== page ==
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The West Monroe Board of Aldermen signed off an application earlier this week requesting federal relief to cover expenditures stemming from the COVID-19 outbreak.

As of Monday, there was only some $511 million available for local governments from a $1.8-billion stimulus package the federal government awarded the state. The state will review applications from local governments and disburse the relief for eligible expenditures.

“We’re taking all our expenses and including them in our application, though there may be some expenses that may or may not be allowed,” Mayor Staci Mitchell told The Ouachita Citizen.

The application was the only item on the agenda for the Board of Aldermen’s special called meeting Tuesday morning. West Monroe attorney Doug Caldwell, who serves as the city’s legal counsel, noted that many other local governments also would seek relief.

“It’s first come, first serve,” Caldwell said. “There is a concern the money might run out, which is why we held the special meeting.”

West Monroe was one of two local governing entities meeting this week to file an application. The Ouachita Parish Police Jury voted to file an application as well during the jury’s meeting Monday.

There was still some ambiguity about which expenditures might be covered, according to Mitchell and Scott Olvey, the city’s finance director. The federal stimulus package would definitely cover expenditures on personal protective equipment (PPE) and many public safety expenses, but city officials still wondered whether other indirect expenditures would be eligible.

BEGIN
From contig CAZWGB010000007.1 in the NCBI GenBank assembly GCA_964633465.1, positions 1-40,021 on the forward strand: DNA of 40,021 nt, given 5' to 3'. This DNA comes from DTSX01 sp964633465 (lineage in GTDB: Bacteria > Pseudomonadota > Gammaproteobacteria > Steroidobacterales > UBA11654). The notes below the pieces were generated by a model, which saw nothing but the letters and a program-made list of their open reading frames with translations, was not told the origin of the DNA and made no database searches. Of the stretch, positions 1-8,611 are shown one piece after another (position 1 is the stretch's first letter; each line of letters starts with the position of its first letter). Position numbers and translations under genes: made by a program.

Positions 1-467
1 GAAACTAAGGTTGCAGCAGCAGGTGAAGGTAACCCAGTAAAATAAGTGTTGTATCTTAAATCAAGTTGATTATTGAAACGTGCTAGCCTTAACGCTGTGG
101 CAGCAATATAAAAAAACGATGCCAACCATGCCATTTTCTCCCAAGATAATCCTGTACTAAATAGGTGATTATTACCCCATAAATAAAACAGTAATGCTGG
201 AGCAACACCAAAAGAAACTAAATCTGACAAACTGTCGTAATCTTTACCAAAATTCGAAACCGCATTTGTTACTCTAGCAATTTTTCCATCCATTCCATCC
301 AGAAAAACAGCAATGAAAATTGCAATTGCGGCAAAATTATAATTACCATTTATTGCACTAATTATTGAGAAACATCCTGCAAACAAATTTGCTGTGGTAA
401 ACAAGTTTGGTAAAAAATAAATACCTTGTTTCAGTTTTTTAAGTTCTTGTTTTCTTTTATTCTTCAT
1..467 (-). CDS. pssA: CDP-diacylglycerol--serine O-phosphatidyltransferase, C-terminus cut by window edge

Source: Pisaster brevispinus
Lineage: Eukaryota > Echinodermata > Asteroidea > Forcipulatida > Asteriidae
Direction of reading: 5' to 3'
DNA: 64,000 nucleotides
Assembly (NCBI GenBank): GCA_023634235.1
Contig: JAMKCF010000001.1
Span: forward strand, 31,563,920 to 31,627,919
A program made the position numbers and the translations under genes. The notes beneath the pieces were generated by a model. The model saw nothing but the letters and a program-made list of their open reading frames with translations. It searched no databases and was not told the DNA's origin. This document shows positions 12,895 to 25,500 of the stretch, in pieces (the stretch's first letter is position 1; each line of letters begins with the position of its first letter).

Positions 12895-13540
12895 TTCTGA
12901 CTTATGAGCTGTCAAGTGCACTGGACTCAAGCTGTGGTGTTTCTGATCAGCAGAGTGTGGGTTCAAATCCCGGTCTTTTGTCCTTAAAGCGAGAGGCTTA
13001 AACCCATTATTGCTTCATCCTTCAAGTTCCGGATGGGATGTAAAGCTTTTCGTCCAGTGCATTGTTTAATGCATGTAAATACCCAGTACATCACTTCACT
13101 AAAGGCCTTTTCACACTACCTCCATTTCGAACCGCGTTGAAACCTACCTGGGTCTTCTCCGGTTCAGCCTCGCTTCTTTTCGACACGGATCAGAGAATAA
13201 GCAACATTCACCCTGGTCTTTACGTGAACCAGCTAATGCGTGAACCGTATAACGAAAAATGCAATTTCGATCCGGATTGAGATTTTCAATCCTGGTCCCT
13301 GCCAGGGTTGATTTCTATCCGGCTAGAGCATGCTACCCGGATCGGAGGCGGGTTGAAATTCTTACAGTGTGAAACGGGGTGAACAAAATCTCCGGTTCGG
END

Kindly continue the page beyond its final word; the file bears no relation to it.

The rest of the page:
“That’s the fuzzy part,” Olvey said. “Does it cover payroll? They said yes, but how do we show that?”

Mitchell and Olvey pointed out the state also was trying to decipher the intent of the federal stimulus package as approved by the Congress.

“Everybody’s learning,” added Alderman Trevor Land.

An allocation of federal relief could ease any financial troubles experienced by the city during the recent COVID-19 crisis.

For example, the city’s sales tax collections took a dive in recent months as the COVID-19 outbreak and the associated social distancing restrictions hampered commerce.

The city also expects its sales tax collections in the upcoming fiscal year, beginning July 1, could drop by as much as $1.5 million.

The city’s application would include a broad range of expenditures, according to Olvey.

“We’ll submit a lot and let them eliminate the expenditures that are not allowed,” he said.

Earlier this week, legislation tinkering with the allocation of the federal funds gained approval in the state Legislature.

The Legislature adopted a conference committee report that dropped the amount of federal relief allocated for local governments from $810 million to some $511 million. The remaining $300 million was allocated to a recovery fund for small businesses.

Mitchell expressed disappointment in the reduction of funding for local governments.

“We really want the allocation to stay close to the formula, just like the bill was originally written,” Mitchell said.

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